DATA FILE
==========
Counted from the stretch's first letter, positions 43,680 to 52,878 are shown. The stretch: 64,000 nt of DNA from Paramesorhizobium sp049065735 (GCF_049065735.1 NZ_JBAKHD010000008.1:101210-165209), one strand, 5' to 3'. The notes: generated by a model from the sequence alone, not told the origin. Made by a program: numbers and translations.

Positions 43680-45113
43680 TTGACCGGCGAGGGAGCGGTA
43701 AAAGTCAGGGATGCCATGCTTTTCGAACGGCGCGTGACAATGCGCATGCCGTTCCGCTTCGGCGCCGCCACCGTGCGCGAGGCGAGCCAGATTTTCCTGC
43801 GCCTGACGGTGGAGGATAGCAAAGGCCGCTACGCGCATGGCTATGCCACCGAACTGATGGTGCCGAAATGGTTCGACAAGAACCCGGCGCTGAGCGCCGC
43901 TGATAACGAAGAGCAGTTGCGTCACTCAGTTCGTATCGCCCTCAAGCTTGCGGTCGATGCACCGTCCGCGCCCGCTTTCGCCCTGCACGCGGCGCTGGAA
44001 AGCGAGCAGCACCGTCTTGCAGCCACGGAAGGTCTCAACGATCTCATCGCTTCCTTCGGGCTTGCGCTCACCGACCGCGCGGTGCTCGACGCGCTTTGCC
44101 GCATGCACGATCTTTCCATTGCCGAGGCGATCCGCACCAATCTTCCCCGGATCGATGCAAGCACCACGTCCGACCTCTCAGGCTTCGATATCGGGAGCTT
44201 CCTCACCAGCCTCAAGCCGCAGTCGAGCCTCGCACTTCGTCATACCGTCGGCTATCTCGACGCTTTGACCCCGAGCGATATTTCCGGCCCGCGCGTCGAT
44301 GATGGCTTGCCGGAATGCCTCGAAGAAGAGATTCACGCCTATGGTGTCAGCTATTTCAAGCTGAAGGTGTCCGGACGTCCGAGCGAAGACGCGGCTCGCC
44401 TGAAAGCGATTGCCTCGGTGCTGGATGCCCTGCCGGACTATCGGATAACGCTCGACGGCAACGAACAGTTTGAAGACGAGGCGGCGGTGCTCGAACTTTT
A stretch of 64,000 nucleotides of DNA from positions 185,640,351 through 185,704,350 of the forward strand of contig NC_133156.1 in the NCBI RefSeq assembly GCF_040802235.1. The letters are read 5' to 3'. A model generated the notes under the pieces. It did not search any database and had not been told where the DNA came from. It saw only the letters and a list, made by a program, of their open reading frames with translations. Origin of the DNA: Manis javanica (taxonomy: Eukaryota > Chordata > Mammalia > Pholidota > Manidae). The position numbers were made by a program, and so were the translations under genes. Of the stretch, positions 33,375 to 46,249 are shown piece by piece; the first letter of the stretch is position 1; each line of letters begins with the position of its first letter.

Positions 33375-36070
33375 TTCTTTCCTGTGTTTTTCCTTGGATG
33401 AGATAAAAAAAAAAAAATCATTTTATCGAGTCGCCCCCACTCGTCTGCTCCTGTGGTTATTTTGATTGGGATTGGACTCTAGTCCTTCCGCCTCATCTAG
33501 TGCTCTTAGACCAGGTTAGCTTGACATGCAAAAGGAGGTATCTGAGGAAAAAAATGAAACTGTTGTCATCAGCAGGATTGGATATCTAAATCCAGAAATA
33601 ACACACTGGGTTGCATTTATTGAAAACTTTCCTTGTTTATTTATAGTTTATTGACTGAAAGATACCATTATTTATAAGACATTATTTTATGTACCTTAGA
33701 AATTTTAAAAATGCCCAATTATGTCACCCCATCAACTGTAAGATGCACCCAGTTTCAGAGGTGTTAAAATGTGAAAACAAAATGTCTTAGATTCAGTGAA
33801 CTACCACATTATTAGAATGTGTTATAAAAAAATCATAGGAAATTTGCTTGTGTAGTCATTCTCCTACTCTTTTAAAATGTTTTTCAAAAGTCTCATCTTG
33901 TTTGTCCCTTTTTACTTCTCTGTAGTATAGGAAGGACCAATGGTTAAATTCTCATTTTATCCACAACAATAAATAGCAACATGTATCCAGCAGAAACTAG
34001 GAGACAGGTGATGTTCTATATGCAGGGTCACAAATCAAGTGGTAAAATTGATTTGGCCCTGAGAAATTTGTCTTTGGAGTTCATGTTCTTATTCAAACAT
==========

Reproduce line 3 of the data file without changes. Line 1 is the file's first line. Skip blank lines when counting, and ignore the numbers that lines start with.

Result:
43680 TTGACCGGCGAGGGAGCGGTA